This leaves the debate wide open to what constitutes a great program, which is as it should be.
#71: Toledo: Home attendance for Rockets is 3700 per game, putting many major programs to shame. Fans will miss Courtney Ingersoll, who hit 96 3-pointers last year with 44.2 percent accuracy. Program makes it to quarterfinals of WNIT in 2012; won the whole thing in 2011. Recruit G Cat Wells suspended indefinitely in September, released in October.
#72: North Carolina State: Kellie Harper brought NC State to the second round of the WNIT and got the Wolfpack above .500. This year will be a recruiting test as NC State loses five seniors, but only Bonae Holston was an impact player - what kind of team can Harper build now given the chance?
#73: Minnesota: Winning the Women's Basketball Invitational - one step below the WNIT - might give the Gophers hope for the coming season. Run in WBI finally got Minnesota above .500, Whalen is a great player, but she graduated eight years ago. Attendance has dropped over each of last four years.
#74: Richmond: Great 23-9 record, but lead scorer Abby Oliver - who hit 106 out of 113 free throws in her senior year - graduates. Fourth straight WNIT visit for the Spiders.
#75: Creighton: After four straight WNIT appearances the Blue Jays finally win the conference tourney and head to the big dance, beaten in the first round only on a last second shot by St. John's. Creighton only loses one starter to graduation.
#76: Missouri State: Missouri State takes the MVC regular season title but loss to Creighton in semis sends them to WNIT where they lose to eventual champ Oklahoma State. Casey Garrison graduates; was second all-time scorer in Lady Bears history next to Jackie Stiles back when it was still SW Missouri State.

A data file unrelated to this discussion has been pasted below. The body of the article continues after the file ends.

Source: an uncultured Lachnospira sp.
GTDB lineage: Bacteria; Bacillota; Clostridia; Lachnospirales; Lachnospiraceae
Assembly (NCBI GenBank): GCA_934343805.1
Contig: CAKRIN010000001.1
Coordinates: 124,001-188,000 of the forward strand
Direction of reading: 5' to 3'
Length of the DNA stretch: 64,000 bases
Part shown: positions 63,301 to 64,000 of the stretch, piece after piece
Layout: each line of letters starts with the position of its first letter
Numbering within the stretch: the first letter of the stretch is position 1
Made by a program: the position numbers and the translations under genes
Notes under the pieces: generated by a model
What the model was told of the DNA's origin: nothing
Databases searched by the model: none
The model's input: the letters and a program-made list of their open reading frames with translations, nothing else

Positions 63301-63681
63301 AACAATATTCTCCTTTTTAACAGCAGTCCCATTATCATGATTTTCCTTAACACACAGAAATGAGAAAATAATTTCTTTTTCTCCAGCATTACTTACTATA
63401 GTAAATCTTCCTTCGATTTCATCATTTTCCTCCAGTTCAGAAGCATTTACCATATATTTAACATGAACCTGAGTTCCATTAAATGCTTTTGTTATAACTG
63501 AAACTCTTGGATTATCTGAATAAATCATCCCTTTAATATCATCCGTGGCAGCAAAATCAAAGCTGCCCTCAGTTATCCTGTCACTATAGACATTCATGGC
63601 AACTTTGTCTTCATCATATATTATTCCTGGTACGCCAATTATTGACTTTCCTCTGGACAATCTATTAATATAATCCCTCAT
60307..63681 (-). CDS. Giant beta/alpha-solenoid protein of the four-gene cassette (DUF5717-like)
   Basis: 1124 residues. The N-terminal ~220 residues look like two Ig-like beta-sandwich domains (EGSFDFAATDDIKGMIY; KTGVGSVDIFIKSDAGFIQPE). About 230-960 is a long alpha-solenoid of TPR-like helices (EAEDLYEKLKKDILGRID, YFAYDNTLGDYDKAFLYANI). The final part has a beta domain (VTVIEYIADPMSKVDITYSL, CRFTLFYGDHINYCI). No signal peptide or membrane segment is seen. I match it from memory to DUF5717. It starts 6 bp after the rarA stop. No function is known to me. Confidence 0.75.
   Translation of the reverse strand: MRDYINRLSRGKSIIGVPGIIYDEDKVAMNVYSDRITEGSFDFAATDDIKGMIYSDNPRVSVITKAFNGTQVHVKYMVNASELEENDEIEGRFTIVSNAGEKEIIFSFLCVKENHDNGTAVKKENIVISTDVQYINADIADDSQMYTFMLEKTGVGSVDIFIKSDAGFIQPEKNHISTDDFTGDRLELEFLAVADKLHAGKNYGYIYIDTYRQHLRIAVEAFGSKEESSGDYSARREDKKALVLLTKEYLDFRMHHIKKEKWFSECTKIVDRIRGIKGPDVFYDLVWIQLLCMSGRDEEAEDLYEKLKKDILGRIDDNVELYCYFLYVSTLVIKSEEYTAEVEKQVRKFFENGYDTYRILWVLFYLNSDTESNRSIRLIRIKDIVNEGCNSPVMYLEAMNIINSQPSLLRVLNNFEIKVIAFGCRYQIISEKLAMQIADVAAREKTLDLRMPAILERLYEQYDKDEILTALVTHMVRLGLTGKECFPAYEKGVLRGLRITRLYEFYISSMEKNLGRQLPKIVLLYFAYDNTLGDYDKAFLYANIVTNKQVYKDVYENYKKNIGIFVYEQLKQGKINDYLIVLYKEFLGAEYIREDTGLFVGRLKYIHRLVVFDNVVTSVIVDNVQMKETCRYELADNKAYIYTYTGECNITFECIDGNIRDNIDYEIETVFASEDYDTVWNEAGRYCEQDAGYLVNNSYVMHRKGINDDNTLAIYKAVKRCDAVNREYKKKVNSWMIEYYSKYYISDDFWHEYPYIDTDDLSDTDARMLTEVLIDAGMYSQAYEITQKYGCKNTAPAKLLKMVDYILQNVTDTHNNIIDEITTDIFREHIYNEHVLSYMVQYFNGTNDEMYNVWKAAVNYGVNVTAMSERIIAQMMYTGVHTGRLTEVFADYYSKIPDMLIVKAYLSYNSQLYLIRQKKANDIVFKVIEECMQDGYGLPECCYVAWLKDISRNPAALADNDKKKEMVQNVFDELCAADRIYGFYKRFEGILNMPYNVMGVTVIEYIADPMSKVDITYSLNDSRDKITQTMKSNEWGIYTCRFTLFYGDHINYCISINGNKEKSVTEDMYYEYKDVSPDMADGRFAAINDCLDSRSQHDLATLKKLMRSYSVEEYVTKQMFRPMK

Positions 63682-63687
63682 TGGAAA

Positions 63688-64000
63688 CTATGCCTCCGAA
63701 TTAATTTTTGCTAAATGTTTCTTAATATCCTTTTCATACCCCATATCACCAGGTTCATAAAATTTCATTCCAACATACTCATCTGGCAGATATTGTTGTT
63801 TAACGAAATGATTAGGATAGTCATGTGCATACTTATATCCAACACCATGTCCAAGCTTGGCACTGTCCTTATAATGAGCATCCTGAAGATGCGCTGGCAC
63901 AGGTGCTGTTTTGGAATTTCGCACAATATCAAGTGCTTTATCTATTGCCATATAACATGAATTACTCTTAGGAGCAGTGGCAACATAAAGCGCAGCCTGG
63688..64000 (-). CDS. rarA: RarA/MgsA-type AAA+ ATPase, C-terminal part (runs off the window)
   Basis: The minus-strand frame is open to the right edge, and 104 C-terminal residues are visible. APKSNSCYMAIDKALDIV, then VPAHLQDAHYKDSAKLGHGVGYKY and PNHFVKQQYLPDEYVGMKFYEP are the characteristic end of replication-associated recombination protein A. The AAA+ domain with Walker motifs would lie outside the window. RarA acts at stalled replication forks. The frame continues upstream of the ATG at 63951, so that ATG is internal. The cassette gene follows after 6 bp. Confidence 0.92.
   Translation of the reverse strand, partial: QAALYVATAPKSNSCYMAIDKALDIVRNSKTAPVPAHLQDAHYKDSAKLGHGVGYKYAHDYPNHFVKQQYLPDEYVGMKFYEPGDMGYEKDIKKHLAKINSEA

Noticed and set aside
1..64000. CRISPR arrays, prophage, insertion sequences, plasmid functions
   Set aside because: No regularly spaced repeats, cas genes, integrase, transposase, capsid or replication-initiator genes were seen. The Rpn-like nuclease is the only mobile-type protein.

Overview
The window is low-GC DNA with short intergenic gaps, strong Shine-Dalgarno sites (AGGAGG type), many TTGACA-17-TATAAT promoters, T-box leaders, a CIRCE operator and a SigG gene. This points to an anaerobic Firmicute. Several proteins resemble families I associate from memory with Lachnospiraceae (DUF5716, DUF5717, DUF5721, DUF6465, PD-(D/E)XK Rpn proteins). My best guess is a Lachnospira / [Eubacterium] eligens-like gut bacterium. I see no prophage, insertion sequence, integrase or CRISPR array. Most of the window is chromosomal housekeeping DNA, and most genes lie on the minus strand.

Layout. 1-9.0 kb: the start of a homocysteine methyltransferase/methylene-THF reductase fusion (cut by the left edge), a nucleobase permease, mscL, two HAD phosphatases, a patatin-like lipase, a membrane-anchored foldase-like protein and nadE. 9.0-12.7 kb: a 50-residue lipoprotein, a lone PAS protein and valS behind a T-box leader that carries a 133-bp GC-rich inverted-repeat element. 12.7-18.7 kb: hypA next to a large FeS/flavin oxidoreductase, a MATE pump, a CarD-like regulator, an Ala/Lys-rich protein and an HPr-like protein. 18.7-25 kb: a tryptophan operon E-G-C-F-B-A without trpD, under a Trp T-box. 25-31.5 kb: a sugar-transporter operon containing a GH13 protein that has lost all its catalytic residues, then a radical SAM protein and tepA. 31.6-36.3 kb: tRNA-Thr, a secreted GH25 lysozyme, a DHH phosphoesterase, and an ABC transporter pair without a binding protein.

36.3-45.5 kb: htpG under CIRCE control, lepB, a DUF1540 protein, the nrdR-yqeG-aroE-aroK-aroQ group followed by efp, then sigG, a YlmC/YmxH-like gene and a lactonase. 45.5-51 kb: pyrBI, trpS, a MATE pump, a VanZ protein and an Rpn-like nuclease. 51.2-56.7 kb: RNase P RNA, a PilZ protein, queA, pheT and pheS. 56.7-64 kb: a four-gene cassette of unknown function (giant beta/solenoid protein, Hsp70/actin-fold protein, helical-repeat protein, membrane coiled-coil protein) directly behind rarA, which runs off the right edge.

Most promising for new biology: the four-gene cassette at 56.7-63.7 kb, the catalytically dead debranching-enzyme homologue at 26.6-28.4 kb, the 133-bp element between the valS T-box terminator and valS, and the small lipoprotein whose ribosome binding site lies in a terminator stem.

#77: Utah: Utes finish at .500 (16-16) after making it to second round of WNIT. Four starters are back next season, including twin towers 6-4 Michelle Plouffe and 6-3 Taryn Wicijowski.
#78: Arizona: Third losing season in last four years under head coach Niya Butts, 2003-05 last time program put together two winning seasons in a row. Three players transfer off team in off-season, but after winning season in 2010-11 Butts is extended by Arizona Board of Regents to 2014.
#79: Washington: Nice first season by Kevin McGuff - 20-14 and a visit to the WNIT. Unfortunately, recruit F Katie Collier tears an ACL and will be out this season. This means that Collier and Chantel Osafor will come in during 2013-14, G/F Kristi Kingma will be back after ACL tear last season.
#80: Old Dominion: Last season's 11-21 has to be a disappointment, this season is last one in Colonial before departing for Conference USA. C/F Tia Lewis graduates, taking 16.3 ppg/8.9 rpg with her. Only two seniors on 2012-13 roster.
#81: Charlotte: 16-14 might not sound like much, but new head coach Cara Consuegra was one of three finalists for Division I Rookie Coach of the Year. No time to rest; 49ers move up to Conference USA in 2013-14. Charlottewbb.com website opens.
#82: Liberty: Fifth-straight 20-win season for Flames, who won regular season title and tourney title in Big South; will face Texas A&M and Baylor this year. Liberty is working on a new dome roofed basketball practice facility for men's and women's basketball which should be done by December 2012.
#83: Duquesne: It was a year of fours last season - attendance in four digits, fourth straight 20 win season, fourth straight WNIT appearance. Team returns virtually intact, only two seniors graduate. Fifth time's the charm for an NCAA bid?
#84: San Diego State: Back to the NCAA tournament last year for the Aztecs, Mountain West tournament champions. Head coach Beth Burns will be around until 2017. 6-4 center Cierra Warran joins the club, her second transfer in her college career, will redshirt. (Year 1: North Carolina, Year 2: Louisville).
#85: Villanova: After a 12-19 season, Nova improves to 19-15 with a WNIT visit. Last time team averaged over 1000 spectators was 2005-06 season. Last NCAA appearance was 2004, but Harry Perretta coached his 1000th game in February. At 34 seasons with Villanova, he'll tie Pat Summitt's record of 37 seasons in 2015.